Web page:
July 31 – This was a truly special day for us and it really touched our hearts. The people from the cooperative Solidarietà came to visit us. They’re based in Treviso and they have been making our neck takers for our ColFondo for years. Solidarietà, which means Solidarity in English, has been working in our area for 35 years. Their goal is to “make a cultural contribution through social inclusion.” It was a great pleasure for us to show them our winery and spend some time with them and get to know them better.

Truth Be Told: The 2018 harvest is one of “the most difficult I can remember.”

“One of the most difficult harvests I can remember,” says Bele Casel grape grower Luca Ferraro.

Truth be told, goes the age-old expression. One of the things the Ferraro family has always believed in is 100 percent transparency. From their “Prosecco Diaries,” published here on the blog, to their social media activity and engagement, they have always made a point to write and speak with full transparency when it comes to describing their growing conditions and the wines that they produce.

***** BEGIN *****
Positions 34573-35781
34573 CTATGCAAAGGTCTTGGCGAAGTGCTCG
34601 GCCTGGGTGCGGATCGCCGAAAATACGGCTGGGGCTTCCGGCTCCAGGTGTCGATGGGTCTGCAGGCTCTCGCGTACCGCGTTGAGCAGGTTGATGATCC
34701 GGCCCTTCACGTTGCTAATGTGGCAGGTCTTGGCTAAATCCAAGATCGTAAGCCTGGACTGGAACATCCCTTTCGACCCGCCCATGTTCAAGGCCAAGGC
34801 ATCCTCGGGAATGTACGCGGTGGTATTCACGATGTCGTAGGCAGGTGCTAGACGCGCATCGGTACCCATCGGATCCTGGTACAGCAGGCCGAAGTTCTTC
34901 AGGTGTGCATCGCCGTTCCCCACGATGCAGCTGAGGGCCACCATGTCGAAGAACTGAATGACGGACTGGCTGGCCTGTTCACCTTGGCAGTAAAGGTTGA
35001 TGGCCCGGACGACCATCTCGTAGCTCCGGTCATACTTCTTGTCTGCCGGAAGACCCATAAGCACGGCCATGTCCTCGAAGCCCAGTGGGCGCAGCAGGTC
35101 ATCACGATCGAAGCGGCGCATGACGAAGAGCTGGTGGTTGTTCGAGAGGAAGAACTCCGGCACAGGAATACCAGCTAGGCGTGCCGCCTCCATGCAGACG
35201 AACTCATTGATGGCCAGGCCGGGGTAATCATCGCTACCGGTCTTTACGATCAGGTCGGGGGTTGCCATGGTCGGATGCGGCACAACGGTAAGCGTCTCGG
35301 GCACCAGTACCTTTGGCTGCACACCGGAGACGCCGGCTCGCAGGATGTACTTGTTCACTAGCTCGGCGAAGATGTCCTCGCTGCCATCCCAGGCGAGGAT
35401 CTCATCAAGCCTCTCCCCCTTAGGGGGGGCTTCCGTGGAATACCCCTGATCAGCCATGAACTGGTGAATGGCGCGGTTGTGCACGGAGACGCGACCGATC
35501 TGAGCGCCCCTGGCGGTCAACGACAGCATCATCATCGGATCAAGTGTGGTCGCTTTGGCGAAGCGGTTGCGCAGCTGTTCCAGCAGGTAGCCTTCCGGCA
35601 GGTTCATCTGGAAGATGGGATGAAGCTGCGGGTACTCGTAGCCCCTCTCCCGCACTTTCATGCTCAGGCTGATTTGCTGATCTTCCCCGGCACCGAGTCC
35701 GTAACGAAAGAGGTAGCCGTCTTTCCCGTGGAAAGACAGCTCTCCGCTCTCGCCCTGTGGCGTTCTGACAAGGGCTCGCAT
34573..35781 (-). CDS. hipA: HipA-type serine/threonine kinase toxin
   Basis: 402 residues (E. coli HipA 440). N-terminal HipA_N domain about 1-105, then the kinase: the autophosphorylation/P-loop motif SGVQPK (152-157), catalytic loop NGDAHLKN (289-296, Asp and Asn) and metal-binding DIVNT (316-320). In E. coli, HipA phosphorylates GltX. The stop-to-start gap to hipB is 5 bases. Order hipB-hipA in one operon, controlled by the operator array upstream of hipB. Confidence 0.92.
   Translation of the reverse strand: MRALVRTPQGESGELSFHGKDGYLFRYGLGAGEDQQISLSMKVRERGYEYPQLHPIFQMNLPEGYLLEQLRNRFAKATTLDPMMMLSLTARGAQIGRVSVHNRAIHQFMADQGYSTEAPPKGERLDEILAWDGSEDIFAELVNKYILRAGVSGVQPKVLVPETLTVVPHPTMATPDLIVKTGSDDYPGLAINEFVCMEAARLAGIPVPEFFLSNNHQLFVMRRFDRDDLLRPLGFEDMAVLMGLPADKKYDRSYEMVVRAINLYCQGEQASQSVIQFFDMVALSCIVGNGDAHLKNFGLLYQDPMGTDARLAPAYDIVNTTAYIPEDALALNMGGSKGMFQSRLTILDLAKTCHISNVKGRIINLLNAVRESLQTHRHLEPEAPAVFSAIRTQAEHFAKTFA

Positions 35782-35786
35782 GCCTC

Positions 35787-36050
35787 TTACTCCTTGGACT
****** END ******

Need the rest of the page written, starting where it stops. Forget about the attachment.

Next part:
Across Italy and northern Italy in particular, the 2018 vintage will be remembered as an extremely wet growing cycle. Intense late spring and early summer rains were followed by extreme heat. The alternating cool and warm temperatures, combined with excessive humidity in the vineyards, were less than ideal, to say the very least.

The Ferraro family and Bele Casel were spared major damage from the year’s many hailstorms. But like their neighbors, they could not escape the bizarre weather patterns and conditions.

The following notes were published this week by Bele Casel grape grower this week on his Facebook.

The 2018 vintage has been “one of the most difficult harvests I can remember,” he wrote in his Monday, September 17 post on the social media platform.